Ekev – Free will
Updated: Sep 5, 2019
In this parashah there is a verse (10:12) that, like Deuteronomy 6: 4-9 from last week, expresses fundamental elements of Israel's faith. The verse says: “And now, O Israel, what does the Lord your God demand of you? Only this: to revere the Lord your God, to walk only in His paths, to love Him, and to serve the Lord your God with all your heart and with all your being.”
The verb “revere” is sometimes unfortunately translated as “fear.” But since the verse also declares that God should be loved and people don’t love those of whom they are afraid, it is clear that reverence and respect for God is meant.
Commenting on this verse, one of the Sages of the Talmud deduced that human beings possess free will. Thus we read in Nidah 16, b:
Rabbi Hanina ben Papa explained: the angel in charge of pregnancy, Lailah is his name, takes the zygote that has formed and places it before God, and says: Lord of the Universe, what is the destiny of this drop? Is it someone strong or weak, wise or foolish, rich or poor? But he does not ask whether it will be fair or evil since, as Rabbi Hanina explained: Everything is in heavenly hands (it is determined by God) except for reverence of God, as it is said: “And now, O Israel, …”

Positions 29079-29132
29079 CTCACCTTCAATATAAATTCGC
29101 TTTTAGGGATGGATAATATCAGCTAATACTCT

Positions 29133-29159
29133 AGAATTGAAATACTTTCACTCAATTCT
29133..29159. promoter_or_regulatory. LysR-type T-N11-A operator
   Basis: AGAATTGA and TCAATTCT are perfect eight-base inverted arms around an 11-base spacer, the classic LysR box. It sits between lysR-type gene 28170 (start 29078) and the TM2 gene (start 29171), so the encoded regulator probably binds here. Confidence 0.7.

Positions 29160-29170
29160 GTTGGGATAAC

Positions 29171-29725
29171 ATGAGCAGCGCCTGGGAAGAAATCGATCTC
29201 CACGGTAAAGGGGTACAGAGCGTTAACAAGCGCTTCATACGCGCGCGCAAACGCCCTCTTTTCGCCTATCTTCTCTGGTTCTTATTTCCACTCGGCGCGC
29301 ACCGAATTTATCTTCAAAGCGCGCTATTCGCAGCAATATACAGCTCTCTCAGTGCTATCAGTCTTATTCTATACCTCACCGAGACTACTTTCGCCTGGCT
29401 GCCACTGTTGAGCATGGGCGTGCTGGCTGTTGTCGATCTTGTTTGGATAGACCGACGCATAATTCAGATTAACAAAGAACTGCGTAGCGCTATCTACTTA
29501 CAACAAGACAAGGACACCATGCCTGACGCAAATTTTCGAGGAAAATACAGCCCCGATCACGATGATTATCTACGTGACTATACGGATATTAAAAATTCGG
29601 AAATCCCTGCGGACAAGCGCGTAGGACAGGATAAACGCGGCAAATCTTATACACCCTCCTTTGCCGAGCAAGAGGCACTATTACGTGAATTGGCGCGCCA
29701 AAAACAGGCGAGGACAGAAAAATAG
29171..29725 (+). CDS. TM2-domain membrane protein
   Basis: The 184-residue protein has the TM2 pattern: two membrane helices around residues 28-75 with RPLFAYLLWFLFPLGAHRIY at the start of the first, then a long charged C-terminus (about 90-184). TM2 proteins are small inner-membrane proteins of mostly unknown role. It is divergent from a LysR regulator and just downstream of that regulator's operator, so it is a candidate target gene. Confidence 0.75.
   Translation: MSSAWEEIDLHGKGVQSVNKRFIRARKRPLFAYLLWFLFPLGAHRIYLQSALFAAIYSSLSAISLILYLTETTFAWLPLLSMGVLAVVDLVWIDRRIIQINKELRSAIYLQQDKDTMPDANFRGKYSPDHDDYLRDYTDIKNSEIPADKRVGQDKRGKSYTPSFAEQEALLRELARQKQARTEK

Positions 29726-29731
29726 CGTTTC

Being born with special abilities, having an attractive body, living in prosperity or destitution, is largely determined by genetic and circumstantial factors. However, it is in each person’s hands whether they will act with justice, love and equity or behave maliciously.
The phrase of Rabbi Akiva (Avot 3:15): "Everything is destined, but a person has free will," led Maimonides to ask the question: how is it that God who is omniscient does not know the path that each individual must choose?, and if He knows it, how does the human being have free will? His answer was that the God’s omniscience is inscrutable to humans. But the sage went on to say that without the belief that humans possess the ability to choose between good and evil, the entire biblical conception of the human being is without substance (Yad, Hiljot Teshuva, chap. 5; eighth chapter of the introduction to Treaty of Avot, "Shemona Perakim").
Human persons are always responsible for their actions, beyond the circumstances in which they finds themselves (Mishnah Baba Kama 2: 6). This is because they can discern and to choose between good and evil. Moses expressed this in one of the last lessons he gave to the people of Israel (Deuteronomy 30:19). This concept defines the biblical vision of humanity. Human beings will be held accountable in the World to Come whether they chose rightly during their lifetimes.